This week we’ve added two of the iconic aircraft of the WWII Desert period to our arsenal – the Hurricane MKII Tropical from No.6 Sqn. Egypt 1942 and the Messerschmitt BF109E Tropical of 2/JG27 Gazala 1941.
Messerschmitt BF109E Tropical 2/JG27 Gazala 1941
The Bf 109E was the standard Luftwaffe fighter at the start of the Second World War. A familiar sight to British pilots as it was the only single engined Luftwaffe fighter in use during the Battle of Britain, where it proved to be the equal of the Spitfire, and superior to the Hurricane. Replaced by the 109F during 1941 the remaing E variants were sent to Africa and the eastern front.
The 109E-3 reached its maximum speed at 12,000 feet, where it could reach 354 mph or 570 k/ph. The Spitfire I was slower at this height, but could match or possibly beat this speed at 19,000 feet. As the attacking force, the Germans were largely able to control at what height the battles between these two aircraft occurred, giving the Bf 109E a slight speed advantage.
On 14th April 1941 the BF109E/Trop’s of JG27 arrived at Ain el Gazala airfield in North Africa. While in transit to Sicily, where their aircraft had been tropicalised, JG27n had briefly carried out missions in the Balkans. Tropicalisation involved fitting a dust filter over the supercharger air intake and provision being made for emergency desert survival equipment including a carbine.
BF109 E Technical Specs
Wing Span – 32 ft 4.5 inch/ 9.86m
Length – 28 ft 4.5 inch/ 8.64m
Speed, fully equiped – 348 mph at 14,560ft
Ceiling – 34450 ft/ 10500 meters
Range – 410 miles
Number Produced – 850
Hurricane MKII Tropical No.6 Sqn. Egypt 1942
The Hurricane Mk II first entered front line service in September 1940, in time to take part in the later stages of the battle of Britain. The Hurricane Mk II appeared in more variants than any other model of the aircraft, by October 1941 the Mk II equipped 57 home squadrons, with a further 25 overseas squadrons having received it by the end of the year.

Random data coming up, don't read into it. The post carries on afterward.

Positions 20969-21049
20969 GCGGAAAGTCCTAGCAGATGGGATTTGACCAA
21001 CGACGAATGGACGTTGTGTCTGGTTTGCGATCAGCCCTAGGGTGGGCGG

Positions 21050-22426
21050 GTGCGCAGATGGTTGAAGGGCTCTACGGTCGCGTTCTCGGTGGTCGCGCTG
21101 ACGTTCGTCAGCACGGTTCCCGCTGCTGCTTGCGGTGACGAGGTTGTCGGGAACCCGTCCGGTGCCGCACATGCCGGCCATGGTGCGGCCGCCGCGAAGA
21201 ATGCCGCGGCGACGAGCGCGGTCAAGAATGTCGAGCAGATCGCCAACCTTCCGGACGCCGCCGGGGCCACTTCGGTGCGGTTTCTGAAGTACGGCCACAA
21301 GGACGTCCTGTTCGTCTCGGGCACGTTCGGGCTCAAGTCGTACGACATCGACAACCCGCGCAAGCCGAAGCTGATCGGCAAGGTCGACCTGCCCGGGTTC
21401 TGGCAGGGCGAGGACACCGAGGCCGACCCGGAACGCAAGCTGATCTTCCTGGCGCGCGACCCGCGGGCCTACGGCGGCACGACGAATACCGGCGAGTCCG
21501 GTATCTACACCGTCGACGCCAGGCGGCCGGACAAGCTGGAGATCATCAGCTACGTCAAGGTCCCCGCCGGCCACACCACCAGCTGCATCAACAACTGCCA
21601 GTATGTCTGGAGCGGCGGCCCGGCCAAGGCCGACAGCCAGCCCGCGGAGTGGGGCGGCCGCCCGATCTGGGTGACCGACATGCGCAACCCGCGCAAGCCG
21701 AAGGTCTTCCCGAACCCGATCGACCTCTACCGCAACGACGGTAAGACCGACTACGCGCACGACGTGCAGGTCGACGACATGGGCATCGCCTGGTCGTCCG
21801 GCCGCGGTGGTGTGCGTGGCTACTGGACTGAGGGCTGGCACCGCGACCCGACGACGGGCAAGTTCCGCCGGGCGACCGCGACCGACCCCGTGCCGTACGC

The Hurricane IIA Series 2s armed with four 20 mm (.79 in) Hispanos become the Mark IIC in June 1941, using a slightly modified wing. The new wings also included a hardpoint for a 500 lb (227 kg) or 250 lb (113 kg) bomb, and later in 1941, fixed 40gal. fuel tanks. By then performance was inferior to the latest German fighters, and the Hurricane changed to the ground-attack role, sometimes referred to as the Hurribomber.
During the five-day El Alamein artillery barrage that commenced on the night of 23 October 1942, six squadrons of Hurricanes, including the 40 mm cannon-armed Hurricane Mk.IID version, claimed to have destroyed 39 tanks, 212 lorries and armoured troop-carriers, 26 bowsers, 42 guns, 200 various other vehicles and four small fuel and ammunition dumps, flying 842 sorties with the loss of 11 pilots.
Hurricane Technical Specs
Wingspan – 40 ft 0 in (12.19 m)
Length – 32 ft 3 in (9.84 m)
Speed, Fully Equipped – 322 mph at 13,500 feet
Ceiling – 36,000 ft (10,970 m)
Range – 600 mi (965 km)
Number Produced – 14,583
We’ve also had a healthy re-stock of our existing range of planes, so if your observer teams need a little extra air power, now is the time!
…and don’t forget to check out the optional rules pack for using Warplanes in Bolt Action to add another dimension to your your games!